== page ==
The Zero-based Budgeting technique starts from scratch each year and puts much less emphasis on what was budgeted in the past. The approach involves the evaluation and review of all activities and programs on the basis of a cost-benefit analysis.

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Key elements of Zero-based Budgeting

  1. Identification of the objectives and developing an operating plan and budget for the coming year.
  2. Identifying alternative and efficient ways of achieving the current activity.
  3. Evaluate budget reductions and expansions in a systematic manner to allow for a re-allocation of the resources, as per the priorities of the organization.
  4. Diagnosing the unnecessary activities that budgeting often perpetuates.

Procedure of Zero-based budgeting

The basic steps involved in Zero-based budgeting are:-

1. Identification of decision units. The decision units are somewhat like cost-centers.

2.  Analysis of each decision package in a decision unit. Once the decision units have been identified, managers try and analyze the decision packages in each decision unit. Each decision unit has several decision packages. For each decision package, managers evaluate the incremental benefits that they get from the incremental cost. The decision packages also try and find out alternative ways of accomplishing the same activity.

3. Ranking the decision packages so as to allocate the resources in the best possible manner. The ranking also helps the top management to determine the benefits of each decision package to the organization which will be evaluated by systematic analysis and ranked in order of importance.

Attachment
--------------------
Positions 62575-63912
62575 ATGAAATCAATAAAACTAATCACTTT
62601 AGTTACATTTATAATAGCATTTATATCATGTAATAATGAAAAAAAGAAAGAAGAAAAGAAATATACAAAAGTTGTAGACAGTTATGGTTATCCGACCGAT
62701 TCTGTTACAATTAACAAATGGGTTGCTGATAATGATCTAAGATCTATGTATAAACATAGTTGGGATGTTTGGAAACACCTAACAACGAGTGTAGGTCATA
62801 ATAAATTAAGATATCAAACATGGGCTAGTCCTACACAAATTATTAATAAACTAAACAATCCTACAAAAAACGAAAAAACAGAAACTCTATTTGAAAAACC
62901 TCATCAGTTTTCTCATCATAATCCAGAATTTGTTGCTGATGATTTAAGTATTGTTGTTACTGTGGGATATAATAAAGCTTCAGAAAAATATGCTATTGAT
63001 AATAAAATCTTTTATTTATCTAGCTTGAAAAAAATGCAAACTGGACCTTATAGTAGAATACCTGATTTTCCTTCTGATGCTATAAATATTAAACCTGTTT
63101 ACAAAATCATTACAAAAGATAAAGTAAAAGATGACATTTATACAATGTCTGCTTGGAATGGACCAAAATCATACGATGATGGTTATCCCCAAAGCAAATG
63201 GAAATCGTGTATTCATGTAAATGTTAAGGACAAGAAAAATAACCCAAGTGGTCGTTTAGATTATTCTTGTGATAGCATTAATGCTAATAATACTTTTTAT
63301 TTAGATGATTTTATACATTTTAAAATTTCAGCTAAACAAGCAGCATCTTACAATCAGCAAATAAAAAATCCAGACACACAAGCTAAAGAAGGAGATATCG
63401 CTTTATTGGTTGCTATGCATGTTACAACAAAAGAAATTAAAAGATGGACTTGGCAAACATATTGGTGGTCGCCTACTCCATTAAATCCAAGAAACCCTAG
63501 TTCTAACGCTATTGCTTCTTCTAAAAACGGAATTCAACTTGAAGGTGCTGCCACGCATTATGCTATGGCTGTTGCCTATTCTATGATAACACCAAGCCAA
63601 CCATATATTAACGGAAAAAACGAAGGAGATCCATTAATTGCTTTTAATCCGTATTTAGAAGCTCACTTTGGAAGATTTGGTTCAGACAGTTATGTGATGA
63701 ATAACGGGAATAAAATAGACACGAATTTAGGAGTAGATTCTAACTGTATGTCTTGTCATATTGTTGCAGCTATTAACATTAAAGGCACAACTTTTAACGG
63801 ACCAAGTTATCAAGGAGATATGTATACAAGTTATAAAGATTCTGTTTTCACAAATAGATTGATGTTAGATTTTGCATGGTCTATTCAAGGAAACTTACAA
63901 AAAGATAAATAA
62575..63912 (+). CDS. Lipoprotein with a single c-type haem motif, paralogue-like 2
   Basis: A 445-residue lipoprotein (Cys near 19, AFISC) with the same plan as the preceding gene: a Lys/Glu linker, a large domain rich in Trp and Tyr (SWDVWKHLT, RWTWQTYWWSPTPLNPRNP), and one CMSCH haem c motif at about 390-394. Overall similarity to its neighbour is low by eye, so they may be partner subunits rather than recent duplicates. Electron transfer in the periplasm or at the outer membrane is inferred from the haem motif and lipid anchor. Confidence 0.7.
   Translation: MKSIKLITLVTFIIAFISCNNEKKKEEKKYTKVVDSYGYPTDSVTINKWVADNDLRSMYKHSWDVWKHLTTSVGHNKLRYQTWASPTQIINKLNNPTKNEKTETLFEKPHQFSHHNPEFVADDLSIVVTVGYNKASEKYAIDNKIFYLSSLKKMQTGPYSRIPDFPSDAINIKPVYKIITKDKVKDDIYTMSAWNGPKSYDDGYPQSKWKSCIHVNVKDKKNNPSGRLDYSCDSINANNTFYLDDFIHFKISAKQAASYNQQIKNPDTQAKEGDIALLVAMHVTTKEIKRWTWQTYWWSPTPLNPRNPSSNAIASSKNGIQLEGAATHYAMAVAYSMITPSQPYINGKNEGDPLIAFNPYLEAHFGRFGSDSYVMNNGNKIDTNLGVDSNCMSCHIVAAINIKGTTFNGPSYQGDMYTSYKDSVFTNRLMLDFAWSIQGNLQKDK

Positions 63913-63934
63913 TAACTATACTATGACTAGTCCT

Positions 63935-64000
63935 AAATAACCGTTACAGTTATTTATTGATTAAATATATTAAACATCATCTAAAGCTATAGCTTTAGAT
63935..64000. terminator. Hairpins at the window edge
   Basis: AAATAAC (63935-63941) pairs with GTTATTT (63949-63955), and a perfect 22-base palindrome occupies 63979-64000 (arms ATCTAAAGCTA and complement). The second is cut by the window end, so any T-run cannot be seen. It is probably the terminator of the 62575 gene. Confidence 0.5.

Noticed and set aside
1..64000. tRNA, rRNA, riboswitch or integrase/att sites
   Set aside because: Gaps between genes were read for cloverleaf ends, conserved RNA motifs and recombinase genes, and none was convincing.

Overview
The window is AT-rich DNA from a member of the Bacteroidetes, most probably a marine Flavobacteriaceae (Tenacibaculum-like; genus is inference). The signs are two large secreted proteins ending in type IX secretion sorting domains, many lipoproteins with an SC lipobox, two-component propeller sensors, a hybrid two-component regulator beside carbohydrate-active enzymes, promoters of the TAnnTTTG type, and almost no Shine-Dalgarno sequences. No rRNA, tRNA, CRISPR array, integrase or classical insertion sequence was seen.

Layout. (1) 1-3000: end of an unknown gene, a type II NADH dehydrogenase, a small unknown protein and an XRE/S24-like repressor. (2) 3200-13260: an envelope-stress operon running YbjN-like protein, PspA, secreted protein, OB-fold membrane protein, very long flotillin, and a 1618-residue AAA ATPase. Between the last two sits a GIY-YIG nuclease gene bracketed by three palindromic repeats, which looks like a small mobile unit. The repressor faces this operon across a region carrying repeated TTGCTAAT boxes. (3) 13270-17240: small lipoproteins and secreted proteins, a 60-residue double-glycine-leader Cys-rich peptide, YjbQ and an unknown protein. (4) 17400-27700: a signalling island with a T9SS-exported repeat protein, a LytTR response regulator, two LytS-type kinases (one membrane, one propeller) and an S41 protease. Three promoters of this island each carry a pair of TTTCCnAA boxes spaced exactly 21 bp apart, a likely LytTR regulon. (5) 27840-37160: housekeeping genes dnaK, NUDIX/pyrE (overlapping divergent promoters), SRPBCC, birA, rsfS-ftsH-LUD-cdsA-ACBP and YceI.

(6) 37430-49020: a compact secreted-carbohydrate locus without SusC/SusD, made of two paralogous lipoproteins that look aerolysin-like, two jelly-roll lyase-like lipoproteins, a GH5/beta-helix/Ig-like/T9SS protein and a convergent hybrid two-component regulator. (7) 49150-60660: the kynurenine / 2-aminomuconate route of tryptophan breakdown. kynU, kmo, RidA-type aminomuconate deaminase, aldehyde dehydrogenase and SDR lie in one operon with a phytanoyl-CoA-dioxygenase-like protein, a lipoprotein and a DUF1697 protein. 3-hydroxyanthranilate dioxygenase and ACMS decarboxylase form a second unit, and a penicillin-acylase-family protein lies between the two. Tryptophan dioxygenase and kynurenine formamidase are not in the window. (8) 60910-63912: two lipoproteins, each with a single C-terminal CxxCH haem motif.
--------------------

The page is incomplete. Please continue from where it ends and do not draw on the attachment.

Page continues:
Ranking establishes priorities amongst the functions as described in the decision package. Generally, the manager at the level of the divisional manager ranks the package. This allows them to trade the expenditure on cost planning, maintenance, sales, and administration. Top management prepares a consolidated ranking to identify the best allocation of resources.

Management can now decide a cut off level on any or all rankings. It may decide to fund only the first fifteen packages out of a total of twenty-five. This might mean funding for some new high priority programs at the cost of other ongoing low priority ones.

4. Preparation of Budgets. The final step is the preparation of budgets on the basis of decision packages and the availability of funds.

Advantages of Zero-Based Budgeting

(1). It ensures that all activities and programs and their alternatives have been evaluated by the manager. This helps to allocate resources according to the priority of the programs as only the best program is considered.

(2). Zero-based budgeting starts from scratch each year and hence it can eliminate the unnecessary activities/expenses that traditional budgeting often results in. This improves resource allocation and profitability of the organization.